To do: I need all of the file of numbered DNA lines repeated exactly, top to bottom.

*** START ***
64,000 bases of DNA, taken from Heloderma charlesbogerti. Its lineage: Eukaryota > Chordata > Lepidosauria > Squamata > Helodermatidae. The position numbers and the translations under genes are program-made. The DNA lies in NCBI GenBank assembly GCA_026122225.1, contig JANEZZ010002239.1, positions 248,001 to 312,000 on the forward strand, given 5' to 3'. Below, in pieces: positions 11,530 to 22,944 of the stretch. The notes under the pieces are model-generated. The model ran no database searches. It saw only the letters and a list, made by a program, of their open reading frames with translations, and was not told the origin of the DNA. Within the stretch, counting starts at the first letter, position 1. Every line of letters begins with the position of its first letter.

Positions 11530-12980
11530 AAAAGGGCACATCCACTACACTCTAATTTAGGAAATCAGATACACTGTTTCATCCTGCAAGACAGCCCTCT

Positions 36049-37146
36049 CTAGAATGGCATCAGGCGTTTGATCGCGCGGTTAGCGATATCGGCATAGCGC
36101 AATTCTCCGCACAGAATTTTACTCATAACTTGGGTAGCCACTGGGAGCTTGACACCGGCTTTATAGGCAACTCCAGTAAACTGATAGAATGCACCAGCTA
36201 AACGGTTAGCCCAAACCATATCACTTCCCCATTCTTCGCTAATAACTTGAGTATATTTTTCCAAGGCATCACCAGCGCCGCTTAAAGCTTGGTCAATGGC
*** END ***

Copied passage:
64,000 bases of DNA, taken from Heloderma charlesbogerti. Its lineage: Eukaryota > Chordata > Lepidosauria > Squamata > Helodermatidae. The position numbers and the translations under genes are program-made. The DNA lies in NCBI GenBank assembly GCA_026122225.1, contig JANEZZ010002239.1, positions 248,001 to 312,000 on the forward strand, given 5' to 3'. Below, in pieces: positions 11,530 to 22,944 of the stretch. The notes under the pieces are model-generated. The model ran no database searches. It saw only the letters and a list, made by a program, of their open reading frames with translations, and was not told the origin of the DNA. Within the stretch, counting starts at the first letter, position 1. Every line of letters begins with the position of its first letter.

Positions 11530-12980
11530 AAAAGGGCACATCCACTACACTCTAATTTAGGAAATCAGATACACTGTTTCATCCTGCAAGACAGCCCTCT

Positions 36049-37146
36049 CTAGAATGGCATCAGGCGTTTGATCGCGCGGTTAGCGATATCGGCATAGCGC
36101 AATTCTCCGCACAGAATTTTACTCATAACTTGGGTAGCCACTGGGAGCTTGACACCGGCTTTATAGGCAACTCCAGTAAACTGATAGAATGCACCAGCTA
36201 AACGGTTAGCCCAAACCATATCACTTCCCCATTCTTCGCTAATAACTTGAGTATATTTTTCCAAGGCATCACCAGCGCCGCTTAAAGCTTGGTCAATGGC